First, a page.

Chinese EV manufactures have had a tough month after the central government’s subsidy programme was overhauled, leaving them searching for support from their regional provinces as the central administration gets tough on the industry. They are hoping that bulk orders from local government should keep sector growth moving.
Recently, the City of Beijing council announce plans to replace its entire taxi fleet with electric vehicles (EVs), by 2022. Beijing’s 70,000-strong fleet of taxis, is currently made up of gasoline and diesel fuelled vehicles, with running costs and air pollution concerns at the fore.
As the auto industry moves towards vehicles-as-a-service (VaaS), these kinds of fleet-scale deals are going to become more commonplace, and China looks to be leading this trend – largely due to the nature of state business ownership.
The City of Beijing owns one of the country’s largest EV manufacturers, the Beijing Automotive Industry Corporation (BAIC). The plan amounts to the City of Beijing placing a bulk-order from a company it already owns. This is a huge order for BAIC, when EV sales peaked in 2016 the company sold around 40,000 road vehicles – and with the new order, it looks like BAIC has secured another 70,000 guaranteed sales.
Business activity between provinces and EV manufactures is a growing trend in China. The murky political climate makes for difficult outside reading, but it seems clear that there are multiple vested interests to balance in these sorts of deals.
Shenzhen, a city home to a population of 10.8m, across the border from Hong Kong, declared that all new taxis must be electric. The city is also home to the country’s largest EV manufacture Build Your Dreams (BYD), and the local administration is clearly a keen supporter of the local business – which employs 100,000 staff, mainly in the province.
The North China city of Taiyuan, is also on track to meet a commitment to make all taxis electric by 2021, again to be supplied by BYD. Regional administrations in China have control of the localised taxi fleets, and are using this control to provide new support for local EV manufacturers.
For the last 5-years, the central Chinese administration has been nurturing the country’s EV automakers, with subsidies and tax breaks. The support has been motivated by several critical factors.
China is the current largest market for automobiles, with 27.5m vehicles being purchased in 2016 – 50% more than America. The large numbers of vehicle sales have meant an increased national dependence on imported oil. Politically, EVs are seen as a path to greater energy independence.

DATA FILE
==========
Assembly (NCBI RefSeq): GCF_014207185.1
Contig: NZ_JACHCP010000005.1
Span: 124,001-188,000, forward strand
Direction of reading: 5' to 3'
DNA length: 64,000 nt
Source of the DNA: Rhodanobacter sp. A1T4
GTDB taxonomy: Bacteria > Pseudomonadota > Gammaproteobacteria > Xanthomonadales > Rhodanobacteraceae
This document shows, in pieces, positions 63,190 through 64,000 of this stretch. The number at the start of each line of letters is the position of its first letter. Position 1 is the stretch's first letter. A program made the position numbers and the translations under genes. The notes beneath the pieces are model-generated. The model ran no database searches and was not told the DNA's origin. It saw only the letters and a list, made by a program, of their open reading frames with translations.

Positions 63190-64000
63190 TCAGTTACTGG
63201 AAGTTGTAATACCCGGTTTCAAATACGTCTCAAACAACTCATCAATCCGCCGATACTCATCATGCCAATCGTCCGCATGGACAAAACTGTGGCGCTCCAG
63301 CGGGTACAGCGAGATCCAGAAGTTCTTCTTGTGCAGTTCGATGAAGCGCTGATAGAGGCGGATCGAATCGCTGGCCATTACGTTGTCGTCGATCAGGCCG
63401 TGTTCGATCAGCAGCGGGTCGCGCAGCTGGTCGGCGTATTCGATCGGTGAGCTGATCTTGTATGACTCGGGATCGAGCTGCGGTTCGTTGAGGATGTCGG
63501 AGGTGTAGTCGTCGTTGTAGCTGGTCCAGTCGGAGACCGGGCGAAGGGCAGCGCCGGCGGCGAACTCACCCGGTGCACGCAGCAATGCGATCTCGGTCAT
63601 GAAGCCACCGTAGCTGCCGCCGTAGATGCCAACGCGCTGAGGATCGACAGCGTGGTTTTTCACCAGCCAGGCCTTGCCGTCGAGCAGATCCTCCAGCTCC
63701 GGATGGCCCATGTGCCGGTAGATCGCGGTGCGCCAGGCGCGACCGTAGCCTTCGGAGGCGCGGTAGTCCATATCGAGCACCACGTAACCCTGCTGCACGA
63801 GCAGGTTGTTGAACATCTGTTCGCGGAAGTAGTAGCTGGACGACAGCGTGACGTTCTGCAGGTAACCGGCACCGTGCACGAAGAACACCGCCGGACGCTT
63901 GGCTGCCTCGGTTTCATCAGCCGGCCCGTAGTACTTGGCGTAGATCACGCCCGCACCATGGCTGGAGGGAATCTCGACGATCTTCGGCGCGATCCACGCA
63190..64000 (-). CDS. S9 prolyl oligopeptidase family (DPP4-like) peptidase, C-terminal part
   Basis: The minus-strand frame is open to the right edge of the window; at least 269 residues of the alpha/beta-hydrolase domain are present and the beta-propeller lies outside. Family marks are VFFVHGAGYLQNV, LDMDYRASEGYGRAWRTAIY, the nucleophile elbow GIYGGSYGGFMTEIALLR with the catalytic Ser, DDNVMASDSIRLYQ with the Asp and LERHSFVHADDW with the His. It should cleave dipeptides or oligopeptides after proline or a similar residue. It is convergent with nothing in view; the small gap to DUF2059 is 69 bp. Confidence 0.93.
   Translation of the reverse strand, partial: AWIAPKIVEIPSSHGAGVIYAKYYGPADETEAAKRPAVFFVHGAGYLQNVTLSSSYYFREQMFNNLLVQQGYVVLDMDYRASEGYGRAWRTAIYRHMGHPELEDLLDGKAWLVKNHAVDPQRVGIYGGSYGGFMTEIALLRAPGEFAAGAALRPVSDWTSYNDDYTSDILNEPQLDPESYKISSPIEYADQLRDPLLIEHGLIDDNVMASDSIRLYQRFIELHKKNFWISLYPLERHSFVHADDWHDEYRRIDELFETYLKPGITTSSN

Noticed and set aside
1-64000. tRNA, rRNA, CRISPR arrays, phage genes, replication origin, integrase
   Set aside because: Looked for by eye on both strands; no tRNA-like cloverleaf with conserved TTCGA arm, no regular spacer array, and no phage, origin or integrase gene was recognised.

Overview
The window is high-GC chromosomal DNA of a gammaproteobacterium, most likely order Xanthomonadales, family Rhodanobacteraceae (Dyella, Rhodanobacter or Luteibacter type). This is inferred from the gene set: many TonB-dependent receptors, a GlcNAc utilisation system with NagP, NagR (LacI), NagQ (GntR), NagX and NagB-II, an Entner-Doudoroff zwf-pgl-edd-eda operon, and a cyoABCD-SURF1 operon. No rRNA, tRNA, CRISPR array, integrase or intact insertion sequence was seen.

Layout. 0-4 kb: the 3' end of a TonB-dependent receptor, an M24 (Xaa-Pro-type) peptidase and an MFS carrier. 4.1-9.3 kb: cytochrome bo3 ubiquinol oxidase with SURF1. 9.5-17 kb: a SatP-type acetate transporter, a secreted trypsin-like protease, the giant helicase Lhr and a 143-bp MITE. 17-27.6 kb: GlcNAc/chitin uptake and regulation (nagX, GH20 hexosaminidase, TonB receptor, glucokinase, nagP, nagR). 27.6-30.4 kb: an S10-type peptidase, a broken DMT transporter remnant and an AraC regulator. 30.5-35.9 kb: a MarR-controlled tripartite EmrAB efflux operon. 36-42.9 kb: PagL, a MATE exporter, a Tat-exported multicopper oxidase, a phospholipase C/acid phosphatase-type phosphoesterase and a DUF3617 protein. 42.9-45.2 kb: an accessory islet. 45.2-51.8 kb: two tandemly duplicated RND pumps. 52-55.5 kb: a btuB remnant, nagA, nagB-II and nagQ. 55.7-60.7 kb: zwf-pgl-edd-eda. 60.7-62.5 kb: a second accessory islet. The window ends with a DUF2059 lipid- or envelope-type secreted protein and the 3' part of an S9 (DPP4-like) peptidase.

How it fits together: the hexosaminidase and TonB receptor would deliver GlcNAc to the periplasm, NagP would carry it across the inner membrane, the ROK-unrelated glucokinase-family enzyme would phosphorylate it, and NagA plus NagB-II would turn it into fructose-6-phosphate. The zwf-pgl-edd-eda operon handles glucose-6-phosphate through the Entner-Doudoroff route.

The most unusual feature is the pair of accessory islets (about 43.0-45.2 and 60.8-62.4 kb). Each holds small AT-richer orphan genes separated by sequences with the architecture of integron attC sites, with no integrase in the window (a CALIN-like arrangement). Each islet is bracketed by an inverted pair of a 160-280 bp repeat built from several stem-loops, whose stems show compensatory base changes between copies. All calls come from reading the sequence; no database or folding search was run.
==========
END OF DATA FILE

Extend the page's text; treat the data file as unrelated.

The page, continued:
Improving the country’s air quality is also high on the administration’s agenda. Fossil fuels are not only polluting the air to hazardous levels, they have also become politically toxic – and consequently, China is also one of the fastest adopters of renewable energy generation.
Chinese provinces are stuck in a constant cycle of issuing serious warnings against smog, as Riot reported earlier this year. According to former communist party official Chen Jiping, air pollution has become the country’s largest source of social unrest.
Smog-filled cities have been slowly eroding the administration’s authority. In December 2011, 30,000 citizens protested against the construction of new coal-fired power stations in the city of Haimen Guangdon province.
China’s EV manufacturers appear to offer part of the solution to the country’s pollution problems, and so have been able to court support from the country’s policy makers. The growing EV market, also represents a large opportunity to become a key global leader in an emerging technology. Chinese automakers have been trying and mostly failing to catch up with their global counterparts, for decades. It seems that the gap is narrowing.
The emerging EV markets present an open door to technology leadership. Batteries make up the most expensive and crucial components in EVs. If EVs are going to achieve full price parity with combustion engines, then batteries need to be produced cheaply and at increasingly large volumes.
At the time of writing, nine gigawatt-scale battery factories are currently under construction in China, so don’t be surprised if China does significantly push down the cost of battery cells, to assume a leadership role in the coming EV market.
These factors have been driving the administration’s support for the countries EV manufacturers. However, this support has not always been taken in good faith. Last year saw the government punish five automakers for defrauding the government’s EV subsidy programme to the tune of $150m. The EV manufactures had been making claims for unsold vehicles, which were then left idle after the companies had received the payouts.
At the end of 2016, the government was unflinching in adding stricter rules and a planned 20% cut in the subsidy. Consequently, January 2017 saw a large slump in the number of EV sales. The Chinese market had 6,260 new EVs registered in January, 40% of 15,275 units of January 2016, dragging down the plug-in market share (of new cars sold) to just 0.25%.
The Chinese government believes that changes will be good for the long-term competitiveness of the industry, as companies are forced to meet higher quality standards to gain access to the subsidy. EVs must be safer cars, have longer ranges, and be more highway capable – regulations that look set to cut out many of China’s cheap city vehicles.
China’s largest EV manufacturer, and usual sales table topper BYD, performed particularly badly during that January, churning out its worst monthly sales figures in over four years. Rumours say that the manufacturer is preparing new batteries with a different chemistry, using a down-turn in sales as an opportunity to reorganise production.
As for Beijing, the city’s commitment to developing EV fleets will give domestic EV manufactures one reason to be positive, in the wake of those subsidy cuts.